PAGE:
Our Story Begins...


Beth and Brian Davis, Grandparents of current Toodyay Fairytale Farm owners founded Enchantmentland in 1985.

They purchased an old service station on the Great Eastern Highway in Glen Forrest and created a wonderland of interesting collections including antique dolls, miniature worlds, fairytale diorama’s (as seen here today), vintage farming memorabilia and much more.

The star attraction of displays was their giant Teddy Bears Picnic and people would come from far and wide to purchase miniatures for the miniature displays they were creating.

Their business also had a classroom to teach ceramics, porcelain doll making and undertake doll repairs. Beth is an extremely talented artist whose porcelain dolls won awards Australia wide.

Unfortunately all good things must come to an end and after 10 years of operating from the Glen Forrest location, it was decided to move Enchantmentland to it’s new home.


Beth and Brian’s daughter, Janine Stacey had a new vision for Enchantmentland. And so with her husband Martin, the vision began to take shape. First the site was selected. A large paddock with two old trees growing in the middle of it.

This photograph was taken from the bottom on the goats paddock looking up along the firebreak beside the road.

The vision began coming to life as thousands of rocks were laid to create garden beds and pathways.

Construction started on the cottages and statues.

Shrubs and trees were planted and gardens were established using animal manure from the property.

This photograph was taken from near the castle looking up to Hansel and Gretel’s Gingerbread House.

After months of hard work Enchantmentland really began to take shape. Family and friends helped with the enormous amount of work.

The pathways were spread by hand using wheelbarrows and shovels.

This photograph was taken from between the pond and the shed looking down at Jack and Jill’s hill.

The village around Gulliver was built by creating “flat pack” concrete walls and roof panels then joining them together to create hollow buildings.

Gullivers body was traced around the outline of Janine’s teenage son.

You can see in the background of this photo the long spring paddock grass. Janine’s youngest daughter Steph (pictured) was only about 3 years old when work began.

Sleeping Beauty’s Castle is a favourite of many. It and every other sculpture here was built using recycled materials held together with chicken wire and/or hessian to form the shape required. Janine would then mix the concrete by hand using just a wheelbarrow and shovel. Imagine how many wheelbarrow loads it would have taken just for a building as large as the castle, let alone the rest of the park!

Behind the castle you can see the original paddock used for Baa Baa Black Sheep. The new layout includes games and activities in this area now which allows larger groups to enjoy the park at once.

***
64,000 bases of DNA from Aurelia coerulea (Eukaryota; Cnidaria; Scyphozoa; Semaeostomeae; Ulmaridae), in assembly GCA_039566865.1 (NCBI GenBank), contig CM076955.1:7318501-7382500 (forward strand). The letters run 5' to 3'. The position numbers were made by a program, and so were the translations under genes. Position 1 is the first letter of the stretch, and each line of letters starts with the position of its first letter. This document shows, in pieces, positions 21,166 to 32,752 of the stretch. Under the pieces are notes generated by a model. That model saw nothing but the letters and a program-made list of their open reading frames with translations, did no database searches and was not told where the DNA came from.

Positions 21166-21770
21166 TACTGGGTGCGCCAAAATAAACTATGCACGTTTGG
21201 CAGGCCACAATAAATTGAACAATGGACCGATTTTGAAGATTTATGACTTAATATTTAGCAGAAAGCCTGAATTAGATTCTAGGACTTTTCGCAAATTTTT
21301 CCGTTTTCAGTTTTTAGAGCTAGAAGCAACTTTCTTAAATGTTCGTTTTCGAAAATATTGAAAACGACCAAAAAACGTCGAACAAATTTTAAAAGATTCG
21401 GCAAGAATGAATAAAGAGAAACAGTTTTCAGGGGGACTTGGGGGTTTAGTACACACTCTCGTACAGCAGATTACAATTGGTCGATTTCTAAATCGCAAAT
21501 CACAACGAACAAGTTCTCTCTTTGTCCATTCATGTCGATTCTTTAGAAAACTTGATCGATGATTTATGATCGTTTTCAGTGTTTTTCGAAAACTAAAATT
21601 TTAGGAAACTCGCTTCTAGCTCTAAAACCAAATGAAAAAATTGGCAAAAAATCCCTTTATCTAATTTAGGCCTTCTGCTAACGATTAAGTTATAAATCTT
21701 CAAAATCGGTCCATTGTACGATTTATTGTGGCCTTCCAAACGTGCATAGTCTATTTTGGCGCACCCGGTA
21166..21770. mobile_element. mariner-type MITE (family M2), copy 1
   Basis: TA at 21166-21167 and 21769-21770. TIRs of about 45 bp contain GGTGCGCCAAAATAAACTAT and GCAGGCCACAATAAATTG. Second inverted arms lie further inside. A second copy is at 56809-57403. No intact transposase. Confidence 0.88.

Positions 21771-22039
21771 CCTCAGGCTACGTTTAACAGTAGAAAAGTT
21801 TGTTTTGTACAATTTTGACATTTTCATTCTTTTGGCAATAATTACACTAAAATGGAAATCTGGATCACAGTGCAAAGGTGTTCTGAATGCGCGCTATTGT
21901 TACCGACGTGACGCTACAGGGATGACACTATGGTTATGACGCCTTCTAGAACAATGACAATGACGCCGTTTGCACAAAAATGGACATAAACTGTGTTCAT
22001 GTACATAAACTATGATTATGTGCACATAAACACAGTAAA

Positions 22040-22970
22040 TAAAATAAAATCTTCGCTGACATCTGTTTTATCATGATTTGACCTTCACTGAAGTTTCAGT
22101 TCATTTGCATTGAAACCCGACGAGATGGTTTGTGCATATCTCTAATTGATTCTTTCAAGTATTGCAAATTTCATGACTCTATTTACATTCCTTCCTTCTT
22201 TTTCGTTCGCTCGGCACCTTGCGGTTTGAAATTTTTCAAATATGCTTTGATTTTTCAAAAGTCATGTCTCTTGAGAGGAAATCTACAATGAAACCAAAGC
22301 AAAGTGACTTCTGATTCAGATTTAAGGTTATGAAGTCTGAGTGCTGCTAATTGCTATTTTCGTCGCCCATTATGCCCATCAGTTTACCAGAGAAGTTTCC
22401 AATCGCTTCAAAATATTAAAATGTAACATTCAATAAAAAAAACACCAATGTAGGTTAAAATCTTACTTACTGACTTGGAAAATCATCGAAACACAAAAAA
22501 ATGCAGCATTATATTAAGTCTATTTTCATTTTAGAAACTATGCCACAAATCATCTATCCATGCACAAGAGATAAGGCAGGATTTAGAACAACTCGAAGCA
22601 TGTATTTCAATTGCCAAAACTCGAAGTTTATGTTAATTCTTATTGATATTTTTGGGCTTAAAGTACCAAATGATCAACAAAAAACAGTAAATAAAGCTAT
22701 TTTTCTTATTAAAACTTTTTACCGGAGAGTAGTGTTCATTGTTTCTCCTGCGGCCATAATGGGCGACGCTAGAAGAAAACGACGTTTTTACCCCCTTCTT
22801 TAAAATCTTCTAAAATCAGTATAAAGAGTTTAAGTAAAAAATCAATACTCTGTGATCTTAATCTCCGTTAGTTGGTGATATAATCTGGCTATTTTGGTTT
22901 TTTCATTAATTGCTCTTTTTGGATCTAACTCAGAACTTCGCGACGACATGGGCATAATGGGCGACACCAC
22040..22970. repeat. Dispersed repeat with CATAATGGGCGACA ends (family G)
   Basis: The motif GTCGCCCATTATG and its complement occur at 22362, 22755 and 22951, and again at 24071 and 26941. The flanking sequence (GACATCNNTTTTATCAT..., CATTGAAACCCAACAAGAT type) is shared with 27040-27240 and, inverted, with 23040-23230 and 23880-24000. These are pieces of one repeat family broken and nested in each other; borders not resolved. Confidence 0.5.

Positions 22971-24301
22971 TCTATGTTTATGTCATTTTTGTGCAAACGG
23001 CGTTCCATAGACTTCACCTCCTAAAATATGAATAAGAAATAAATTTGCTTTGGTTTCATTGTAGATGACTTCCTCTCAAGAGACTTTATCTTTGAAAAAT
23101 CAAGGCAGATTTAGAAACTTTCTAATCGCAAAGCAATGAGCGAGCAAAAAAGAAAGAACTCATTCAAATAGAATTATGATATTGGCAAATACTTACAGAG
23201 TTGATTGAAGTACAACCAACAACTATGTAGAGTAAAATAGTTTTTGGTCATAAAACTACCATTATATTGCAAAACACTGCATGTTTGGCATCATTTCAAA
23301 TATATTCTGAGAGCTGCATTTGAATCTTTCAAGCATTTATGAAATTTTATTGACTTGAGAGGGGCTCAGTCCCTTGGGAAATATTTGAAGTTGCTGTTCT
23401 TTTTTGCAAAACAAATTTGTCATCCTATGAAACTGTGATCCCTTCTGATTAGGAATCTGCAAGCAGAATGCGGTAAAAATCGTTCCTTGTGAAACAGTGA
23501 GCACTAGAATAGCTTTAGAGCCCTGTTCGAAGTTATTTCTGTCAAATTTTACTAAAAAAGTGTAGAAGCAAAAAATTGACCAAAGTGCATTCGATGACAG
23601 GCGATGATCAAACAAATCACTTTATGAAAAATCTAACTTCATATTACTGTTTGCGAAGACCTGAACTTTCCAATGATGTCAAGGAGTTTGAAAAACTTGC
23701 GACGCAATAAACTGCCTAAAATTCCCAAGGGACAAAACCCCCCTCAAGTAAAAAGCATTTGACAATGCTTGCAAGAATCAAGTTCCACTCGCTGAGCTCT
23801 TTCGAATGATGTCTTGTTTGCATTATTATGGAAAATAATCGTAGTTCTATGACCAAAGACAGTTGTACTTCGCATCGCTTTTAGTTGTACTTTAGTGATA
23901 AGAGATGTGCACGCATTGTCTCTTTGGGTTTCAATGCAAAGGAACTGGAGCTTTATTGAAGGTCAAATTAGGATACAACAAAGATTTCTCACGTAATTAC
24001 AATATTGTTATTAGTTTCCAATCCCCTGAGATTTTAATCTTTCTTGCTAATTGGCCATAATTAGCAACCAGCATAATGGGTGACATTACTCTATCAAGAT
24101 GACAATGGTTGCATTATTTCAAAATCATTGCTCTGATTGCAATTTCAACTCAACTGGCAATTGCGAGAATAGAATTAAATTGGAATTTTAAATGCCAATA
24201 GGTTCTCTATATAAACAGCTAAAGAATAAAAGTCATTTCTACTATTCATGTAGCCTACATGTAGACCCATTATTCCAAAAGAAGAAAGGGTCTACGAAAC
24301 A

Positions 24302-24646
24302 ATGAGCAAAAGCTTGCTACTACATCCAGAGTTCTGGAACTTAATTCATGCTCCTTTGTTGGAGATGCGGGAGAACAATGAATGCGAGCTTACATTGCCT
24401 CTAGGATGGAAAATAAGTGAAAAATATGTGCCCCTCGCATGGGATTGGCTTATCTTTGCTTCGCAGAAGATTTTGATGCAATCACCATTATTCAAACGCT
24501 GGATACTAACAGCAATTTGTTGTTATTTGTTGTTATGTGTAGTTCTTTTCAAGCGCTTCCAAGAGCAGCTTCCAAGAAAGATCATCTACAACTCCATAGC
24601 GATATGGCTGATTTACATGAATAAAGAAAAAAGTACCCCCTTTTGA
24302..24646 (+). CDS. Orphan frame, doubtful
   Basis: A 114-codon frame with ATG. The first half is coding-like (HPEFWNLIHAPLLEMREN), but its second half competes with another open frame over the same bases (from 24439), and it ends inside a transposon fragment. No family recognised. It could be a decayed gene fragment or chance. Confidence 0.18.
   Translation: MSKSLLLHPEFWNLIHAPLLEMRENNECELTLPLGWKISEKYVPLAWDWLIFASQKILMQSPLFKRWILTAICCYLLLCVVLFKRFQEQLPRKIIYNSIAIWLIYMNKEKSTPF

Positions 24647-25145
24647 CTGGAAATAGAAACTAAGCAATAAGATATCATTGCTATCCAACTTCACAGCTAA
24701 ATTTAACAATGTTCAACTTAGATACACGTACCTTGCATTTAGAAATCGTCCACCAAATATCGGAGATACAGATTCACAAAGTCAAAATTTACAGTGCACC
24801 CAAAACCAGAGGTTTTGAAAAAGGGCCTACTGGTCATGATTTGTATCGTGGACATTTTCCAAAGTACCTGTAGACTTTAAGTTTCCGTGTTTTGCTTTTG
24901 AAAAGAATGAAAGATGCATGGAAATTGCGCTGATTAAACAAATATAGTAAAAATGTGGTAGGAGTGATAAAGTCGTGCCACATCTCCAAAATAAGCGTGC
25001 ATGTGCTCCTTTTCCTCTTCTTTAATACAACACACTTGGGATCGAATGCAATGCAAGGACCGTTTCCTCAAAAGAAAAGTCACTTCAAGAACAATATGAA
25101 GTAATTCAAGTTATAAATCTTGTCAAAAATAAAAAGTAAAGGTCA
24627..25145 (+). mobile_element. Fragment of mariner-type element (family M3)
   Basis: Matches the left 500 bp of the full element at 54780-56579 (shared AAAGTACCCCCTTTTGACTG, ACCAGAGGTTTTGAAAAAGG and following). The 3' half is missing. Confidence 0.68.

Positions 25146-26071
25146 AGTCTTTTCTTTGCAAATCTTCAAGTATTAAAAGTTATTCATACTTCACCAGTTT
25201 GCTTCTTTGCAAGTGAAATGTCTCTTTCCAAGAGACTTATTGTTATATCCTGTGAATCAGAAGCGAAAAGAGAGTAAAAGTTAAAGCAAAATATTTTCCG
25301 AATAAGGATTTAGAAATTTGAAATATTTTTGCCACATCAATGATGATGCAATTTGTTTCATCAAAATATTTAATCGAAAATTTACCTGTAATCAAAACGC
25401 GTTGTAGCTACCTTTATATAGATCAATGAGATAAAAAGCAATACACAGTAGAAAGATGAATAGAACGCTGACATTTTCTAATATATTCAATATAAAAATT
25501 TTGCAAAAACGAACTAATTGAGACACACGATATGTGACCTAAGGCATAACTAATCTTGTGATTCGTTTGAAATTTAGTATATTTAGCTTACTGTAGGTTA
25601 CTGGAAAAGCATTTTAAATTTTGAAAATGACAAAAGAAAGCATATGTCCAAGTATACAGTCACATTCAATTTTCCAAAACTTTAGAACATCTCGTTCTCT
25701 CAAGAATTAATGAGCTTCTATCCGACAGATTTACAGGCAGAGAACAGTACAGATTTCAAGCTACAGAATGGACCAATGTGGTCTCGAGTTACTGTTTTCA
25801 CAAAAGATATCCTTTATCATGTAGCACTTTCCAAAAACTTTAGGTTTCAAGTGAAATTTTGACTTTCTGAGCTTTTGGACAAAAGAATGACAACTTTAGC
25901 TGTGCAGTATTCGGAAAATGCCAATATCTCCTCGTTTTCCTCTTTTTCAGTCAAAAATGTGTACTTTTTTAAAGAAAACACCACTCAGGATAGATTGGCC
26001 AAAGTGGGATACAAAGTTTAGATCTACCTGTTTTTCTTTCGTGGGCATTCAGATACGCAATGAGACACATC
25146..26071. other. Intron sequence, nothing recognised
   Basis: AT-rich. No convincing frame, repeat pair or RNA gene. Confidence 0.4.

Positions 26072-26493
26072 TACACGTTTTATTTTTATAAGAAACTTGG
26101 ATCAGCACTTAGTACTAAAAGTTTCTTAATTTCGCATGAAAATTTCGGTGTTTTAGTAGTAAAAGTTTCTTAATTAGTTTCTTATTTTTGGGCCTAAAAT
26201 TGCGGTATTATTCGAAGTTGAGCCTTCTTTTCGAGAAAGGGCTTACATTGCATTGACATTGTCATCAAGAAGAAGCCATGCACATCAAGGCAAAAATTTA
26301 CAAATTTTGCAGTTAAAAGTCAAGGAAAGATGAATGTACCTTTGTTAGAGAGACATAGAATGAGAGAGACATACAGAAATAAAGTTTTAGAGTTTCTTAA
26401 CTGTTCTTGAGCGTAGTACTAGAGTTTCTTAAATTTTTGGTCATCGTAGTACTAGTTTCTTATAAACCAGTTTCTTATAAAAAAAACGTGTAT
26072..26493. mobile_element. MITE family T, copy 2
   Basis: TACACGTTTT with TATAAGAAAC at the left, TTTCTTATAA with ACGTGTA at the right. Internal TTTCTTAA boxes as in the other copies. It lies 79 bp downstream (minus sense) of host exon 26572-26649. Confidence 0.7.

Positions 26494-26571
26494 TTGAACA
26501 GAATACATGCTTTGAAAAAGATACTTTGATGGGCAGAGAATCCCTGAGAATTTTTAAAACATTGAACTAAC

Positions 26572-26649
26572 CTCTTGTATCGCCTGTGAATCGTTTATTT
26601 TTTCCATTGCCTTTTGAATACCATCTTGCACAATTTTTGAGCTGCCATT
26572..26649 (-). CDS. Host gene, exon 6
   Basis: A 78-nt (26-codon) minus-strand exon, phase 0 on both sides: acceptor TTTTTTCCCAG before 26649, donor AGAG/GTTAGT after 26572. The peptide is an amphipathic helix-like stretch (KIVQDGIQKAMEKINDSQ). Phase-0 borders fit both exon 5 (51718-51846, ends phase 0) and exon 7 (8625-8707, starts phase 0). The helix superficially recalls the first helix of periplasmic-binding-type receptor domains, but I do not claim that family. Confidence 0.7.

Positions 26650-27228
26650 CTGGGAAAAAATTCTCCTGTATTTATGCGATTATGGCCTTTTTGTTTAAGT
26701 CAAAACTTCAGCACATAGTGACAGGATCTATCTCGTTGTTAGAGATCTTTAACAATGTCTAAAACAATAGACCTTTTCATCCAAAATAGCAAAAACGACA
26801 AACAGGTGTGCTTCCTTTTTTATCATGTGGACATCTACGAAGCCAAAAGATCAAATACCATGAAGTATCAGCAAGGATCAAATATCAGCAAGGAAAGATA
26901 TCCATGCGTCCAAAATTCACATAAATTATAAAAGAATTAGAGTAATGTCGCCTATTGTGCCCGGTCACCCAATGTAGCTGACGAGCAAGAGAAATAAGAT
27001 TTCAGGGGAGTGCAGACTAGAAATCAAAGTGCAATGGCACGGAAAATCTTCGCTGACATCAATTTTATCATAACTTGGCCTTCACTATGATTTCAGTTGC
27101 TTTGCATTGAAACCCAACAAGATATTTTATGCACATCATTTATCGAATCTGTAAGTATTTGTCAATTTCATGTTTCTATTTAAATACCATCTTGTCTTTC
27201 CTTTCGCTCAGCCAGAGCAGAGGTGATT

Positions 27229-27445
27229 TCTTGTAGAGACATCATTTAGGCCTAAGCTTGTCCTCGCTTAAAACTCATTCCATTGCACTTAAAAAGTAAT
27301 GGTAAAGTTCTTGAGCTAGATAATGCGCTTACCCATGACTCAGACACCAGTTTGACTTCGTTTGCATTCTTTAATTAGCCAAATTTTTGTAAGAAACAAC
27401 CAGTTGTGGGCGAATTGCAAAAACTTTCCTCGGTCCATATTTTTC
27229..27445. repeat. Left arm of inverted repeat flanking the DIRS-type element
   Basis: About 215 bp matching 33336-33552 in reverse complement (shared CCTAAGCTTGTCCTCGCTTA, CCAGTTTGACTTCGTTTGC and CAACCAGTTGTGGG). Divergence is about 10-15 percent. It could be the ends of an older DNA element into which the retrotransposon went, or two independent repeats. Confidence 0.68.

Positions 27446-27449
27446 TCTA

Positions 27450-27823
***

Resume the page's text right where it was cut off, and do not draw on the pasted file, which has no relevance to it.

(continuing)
What was achieved in the two years of developing Enchantmentland was incredible.

Janine and Martin with youngest daughter Stephanie at the Enchanted tree in the fairy garden. This would have been just before the park opened to the public in 1997.

Enchantmentland was a popular destination for locals and tourists until the decision was made to close in 2002.

The decision was not made lightly but due to changes in insurance requirements the business was no longer viable.

Pictured here are Janine and Martin’s three daughters, Amanda, Cassandra (holding a lamb) and Stephanie.

Fast forward 16 years and one of these daughters decides Enchantmentland can no longer waste away….


Janine and Martin’s Daughter, Cassandra has been living here with her Husband John and children Hayley, Caitlin, Amy, Jasmine and Ryan for 12 years when they begin planning the reopening of Enchantmentland with the new name Toodyay Fairytale Farm .

Pictured above shows the condition of the pathways and Snow White’s display, looking towards the shed.

After it’s closure in 2002, the statues sat untouched for 16 years. Essential maintenance was performed when needed and livestock were used to keep weeds down. Apart from that it sat neglected which means there was a lot of work to be done.

Most concrete statues and structures were in surprisingly good condition and only needed a coat of paint


After many, many hours of blood, sweat and tears Toodyay Fairytale Farm began to take shape. Cassandra and John had some new ideas for the direction the business would go in, mainly increasing the outdoor activities on offer and more of a focus on animals but with an overall update as well.

The opening of Toodyay Fairytale Farm on February 29th 2020 is just the beginning of the next stage in this historic businesses journey. We have many more exciting additions planned so watch this space!